Title: The Dawn of Language: How we came to talk

Author: Sverker Johansson; Translation by Frank Perry

Publisher: Mac Lehose Press Quercus/Hachette Australia, 2021; RRP: $24.99 (pbk)

Sverker Johansson, Doctor of Philosophy in Physics and Master of Philosophy in Linguistics, was born 1961 in Lund, southern Sweden. He is a senior advisor at Dalarna University, has conducted research at CERN in Switzerland and participated in EVOLANG, the leading international conference for research on the origins and evolution of language, since 2006.

Frank Perry’s translations have won the Swedish Academy Prize for the introduction of Swedish literature abroad and the prize of the Writers Guild of Sweden for drama translation.

Johansson is clearly an accomplished user of language: The Dawn of Language is a readable, fascinating, and informative book. Frank Perry has produced a very credible English edition, although I have no idea what the Swedish version is like as I have no Swedish language. And, according to Johansson, languages are best learnt in childhood.  

A key structural approach in the book is the presentation of a hypothesis and then a close examination of relevant material, looking at both sides of the theory, to support or debunk the claim. In the closing pages of the book, Johansson admits that this book is a less academic version of an earlier work, one with more detail and attention to explaining the references. At 400-plus pages, leaving out some esoteric detail of this subject probably has made the book more broadly appealing.

The Dawn of Language is not a rainy Sunday afternoon escape from bleakness and boredom. It is a dense book, full of information, and slippery arguments regarding the origin of language; I say slippery as there does not seem to be a lot of solid data. Johansson has, however, made the analysis of what there is into an engaging story. Apparently, humans love a story, love a good gossip, going over the whys and wherefores of living. Johansson even postulates that this aspect of humanness  contributed to the evolution and development of language.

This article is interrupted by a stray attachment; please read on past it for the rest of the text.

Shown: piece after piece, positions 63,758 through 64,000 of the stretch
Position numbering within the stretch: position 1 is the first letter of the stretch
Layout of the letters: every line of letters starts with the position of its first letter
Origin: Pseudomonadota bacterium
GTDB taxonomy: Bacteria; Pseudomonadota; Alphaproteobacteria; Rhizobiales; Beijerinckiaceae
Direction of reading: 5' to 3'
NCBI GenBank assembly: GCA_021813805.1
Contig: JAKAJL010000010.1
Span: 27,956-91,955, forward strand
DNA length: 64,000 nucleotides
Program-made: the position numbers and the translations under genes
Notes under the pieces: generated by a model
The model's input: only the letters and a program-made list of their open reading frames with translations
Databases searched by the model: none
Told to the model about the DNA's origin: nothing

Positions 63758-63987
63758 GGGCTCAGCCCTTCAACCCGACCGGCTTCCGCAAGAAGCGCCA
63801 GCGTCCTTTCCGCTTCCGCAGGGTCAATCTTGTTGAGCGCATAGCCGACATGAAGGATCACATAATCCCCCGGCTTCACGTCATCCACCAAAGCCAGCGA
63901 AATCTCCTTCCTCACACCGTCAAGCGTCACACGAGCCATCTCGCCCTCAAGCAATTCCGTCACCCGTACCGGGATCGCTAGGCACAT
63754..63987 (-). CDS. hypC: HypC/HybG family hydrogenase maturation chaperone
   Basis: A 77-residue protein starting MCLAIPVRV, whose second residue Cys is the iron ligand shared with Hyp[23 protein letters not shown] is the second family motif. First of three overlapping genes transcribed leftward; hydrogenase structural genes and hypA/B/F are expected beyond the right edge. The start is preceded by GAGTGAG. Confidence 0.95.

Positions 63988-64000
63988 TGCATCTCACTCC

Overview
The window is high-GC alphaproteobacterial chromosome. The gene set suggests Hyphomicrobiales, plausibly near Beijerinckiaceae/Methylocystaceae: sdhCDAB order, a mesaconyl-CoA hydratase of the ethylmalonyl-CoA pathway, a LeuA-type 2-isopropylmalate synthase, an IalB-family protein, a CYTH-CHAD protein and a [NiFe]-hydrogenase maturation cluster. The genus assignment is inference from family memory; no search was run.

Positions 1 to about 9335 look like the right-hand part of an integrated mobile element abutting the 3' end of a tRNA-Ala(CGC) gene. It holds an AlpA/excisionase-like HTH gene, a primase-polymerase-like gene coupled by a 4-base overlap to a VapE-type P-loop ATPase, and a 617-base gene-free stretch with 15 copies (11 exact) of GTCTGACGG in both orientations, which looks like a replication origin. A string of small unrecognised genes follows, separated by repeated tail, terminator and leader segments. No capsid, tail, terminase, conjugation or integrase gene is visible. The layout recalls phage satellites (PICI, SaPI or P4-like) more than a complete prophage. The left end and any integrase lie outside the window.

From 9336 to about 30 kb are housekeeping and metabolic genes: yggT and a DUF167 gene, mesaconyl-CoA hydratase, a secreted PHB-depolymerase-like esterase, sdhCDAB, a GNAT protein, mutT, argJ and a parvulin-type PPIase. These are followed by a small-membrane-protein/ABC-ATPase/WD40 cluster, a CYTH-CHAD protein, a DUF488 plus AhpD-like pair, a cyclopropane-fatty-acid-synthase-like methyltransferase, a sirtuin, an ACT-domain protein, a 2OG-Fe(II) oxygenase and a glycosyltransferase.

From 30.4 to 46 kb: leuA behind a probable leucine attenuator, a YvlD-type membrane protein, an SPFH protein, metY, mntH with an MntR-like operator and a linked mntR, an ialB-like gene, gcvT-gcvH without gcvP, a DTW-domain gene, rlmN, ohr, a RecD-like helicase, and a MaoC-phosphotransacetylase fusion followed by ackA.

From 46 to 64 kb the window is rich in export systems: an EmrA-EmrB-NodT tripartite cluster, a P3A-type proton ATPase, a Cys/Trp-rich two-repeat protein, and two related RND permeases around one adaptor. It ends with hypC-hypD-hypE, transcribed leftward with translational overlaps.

Passing the ‘chimp test’: delving into the birth of language with Sverker Johansson

steven poole @ the guardian, 2021

Ironically, the lack of definitive evidence surrounding the question of how we come to talk, with language, makes this book possible. One might consider the lack of evidence as thoughtless by the first users of language not to have recorded the incident and for subsequent generations not to have preserved these facts. Linguistic researchers, such as Johansson, are left with speculation and second-level evidence to piece together the past. 

Significant parts of the book are devoted to the story of human evolution and to the research of language in other primates. These are like subplots and do much to make the book more fascinating.

Johansson’s writing is refreshingly honest, and he shares with the reader his own curiosity and intellectual journey in trying to find an answer to the question of the origin of language.

There is a lot of material in this book, and I would suggest it deserves more than one reading, and I look forward to re-reading this book in the fullness of time.

Reviewed by: Frank Thompson

Ballarat Writers Inc Book Review Group

Review copy supplied by the publisher